The Milky Way challenge continues…
The Milky Way can be a fickle thing and it’s always there. However, living in the midwest with all the lights (whether natural or artificial), it goes unnoticed by a vast majority of people. Sometimes a person can get lucky and find that perfect spot, on a clear and moonless night. On such a night, the Milky Way makes it’s presence known in an awesome way. I was lucky enough to have one of those nights.
The conditions were right for the Milky Way.
The last time I tried for this particular subject, I had only 2 of the 3 key components correct. First I found a dark spot in Wisconsin, then I got a clear night, but my downfall was the natural light from the moon. A person doesn’t realize just how bright a quarter moon is until there is no other light around. Well it’s BRIGHT when photographed. That experience taught me a valuable lesson, which was to make sure NO moon was in the sky.
I picked a day where the moon would set before sun and that was near a new moon. Finally, I watched the weather report with baited breath, hoping for clear skies on that night. Ultimately,my wish was granted, the perfect night. It was dark, clear and only 2-1/2 hours away from home. The Milky Way was going to be mine, so off I went.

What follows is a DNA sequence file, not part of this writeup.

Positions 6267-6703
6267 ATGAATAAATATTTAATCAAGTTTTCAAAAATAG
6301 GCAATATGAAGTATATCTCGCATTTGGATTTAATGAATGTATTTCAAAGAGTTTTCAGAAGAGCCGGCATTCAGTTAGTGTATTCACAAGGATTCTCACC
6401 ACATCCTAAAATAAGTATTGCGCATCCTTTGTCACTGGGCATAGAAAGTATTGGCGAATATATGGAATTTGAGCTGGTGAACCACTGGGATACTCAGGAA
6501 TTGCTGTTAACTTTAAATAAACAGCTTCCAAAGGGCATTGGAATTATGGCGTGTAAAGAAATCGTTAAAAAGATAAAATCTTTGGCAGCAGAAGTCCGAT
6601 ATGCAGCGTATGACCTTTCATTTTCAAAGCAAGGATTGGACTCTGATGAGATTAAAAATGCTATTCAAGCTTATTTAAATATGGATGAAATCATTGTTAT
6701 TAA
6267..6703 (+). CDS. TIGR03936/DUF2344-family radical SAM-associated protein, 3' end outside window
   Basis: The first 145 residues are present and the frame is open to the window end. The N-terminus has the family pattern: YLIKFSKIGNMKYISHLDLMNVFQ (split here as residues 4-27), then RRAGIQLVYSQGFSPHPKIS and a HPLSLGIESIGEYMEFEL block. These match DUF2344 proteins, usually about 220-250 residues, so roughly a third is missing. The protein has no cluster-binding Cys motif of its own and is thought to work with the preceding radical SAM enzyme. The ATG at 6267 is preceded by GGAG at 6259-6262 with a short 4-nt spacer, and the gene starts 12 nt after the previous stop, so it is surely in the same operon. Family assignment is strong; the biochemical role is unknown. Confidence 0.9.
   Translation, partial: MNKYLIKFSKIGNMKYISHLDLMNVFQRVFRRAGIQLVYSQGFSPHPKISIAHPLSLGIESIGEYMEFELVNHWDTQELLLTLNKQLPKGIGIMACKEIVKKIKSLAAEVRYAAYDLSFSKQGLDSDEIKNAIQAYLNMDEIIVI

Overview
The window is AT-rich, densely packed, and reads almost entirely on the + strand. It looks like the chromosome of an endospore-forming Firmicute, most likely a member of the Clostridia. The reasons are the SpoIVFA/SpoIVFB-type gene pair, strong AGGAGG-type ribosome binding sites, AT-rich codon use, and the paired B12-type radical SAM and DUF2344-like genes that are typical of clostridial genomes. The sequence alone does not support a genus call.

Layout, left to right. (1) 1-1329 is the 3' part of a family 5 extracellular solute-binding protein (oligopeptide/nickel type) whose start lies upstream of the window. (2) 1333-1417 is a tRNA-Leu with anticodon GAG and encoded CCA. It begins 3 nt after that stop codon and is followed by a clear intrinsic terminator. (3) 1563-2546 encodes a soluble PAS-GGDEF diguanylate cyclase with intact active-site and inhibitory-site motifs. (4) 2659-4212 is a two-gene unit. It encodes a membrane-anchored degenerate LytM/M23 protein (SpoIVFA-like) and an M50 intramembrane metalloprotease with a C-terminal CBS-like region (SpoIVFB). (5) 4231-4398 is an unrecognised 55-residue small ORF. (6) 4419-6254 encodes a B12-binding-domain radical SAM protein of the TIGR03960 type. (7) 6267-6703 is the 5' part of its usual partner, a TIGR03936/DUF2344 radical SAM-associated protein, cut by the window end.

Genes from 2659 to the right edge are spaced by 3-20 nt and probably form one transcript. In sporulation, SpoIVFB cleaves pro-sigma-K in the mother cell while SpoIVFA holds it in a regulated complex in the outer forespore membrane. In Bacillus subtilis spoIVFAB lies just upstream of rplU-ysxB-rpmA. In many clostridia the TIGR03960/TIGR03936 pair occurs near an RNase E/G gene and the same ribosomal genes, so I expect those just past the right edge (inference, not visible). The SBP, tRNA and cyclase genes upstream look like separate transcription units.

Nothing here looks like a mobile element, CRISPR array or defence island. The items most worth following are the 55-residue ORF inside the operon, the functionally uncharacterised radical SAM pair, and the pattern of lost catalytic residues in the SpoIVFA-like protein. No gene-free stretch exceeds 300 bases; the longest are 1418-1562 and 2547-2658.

What the Universe gave me.
Upon arriving at the area I chose, I set about finding a nice open area to set up. I was surrounded by trees so this took some driving around, but finally I settled on a location. After setting up, I took roughly 100 photos of the Milky Way on 2 different Canon cameras. My set-up consisted of a Rokinon 14mm f/2.8 lens, Canon 5D mark ii and Canon t7i cameras, shutter release and tri-pod. I varied my my shutter speed between 20-30 seconds and my ISO between 1600-6400. Given the choice, I could have stayed all night just looking at the universe, but I couldn’t. So, after about 2 hours I headed back home.
Processing and links.
In the end, I did all of my post editing in Adobe LightRoom. As with any editing, personal preference do take over, as mine did here. With that said, you can view my Milky Way photos HERE.
I did reference several online resources to make this happen and they are: The Ultimate Guide to Editing a Milky Way photo, Dark Sky Finder and How to Photograph the Milky Way. Many thanks go out to the authors of those sites.
Really far out, man!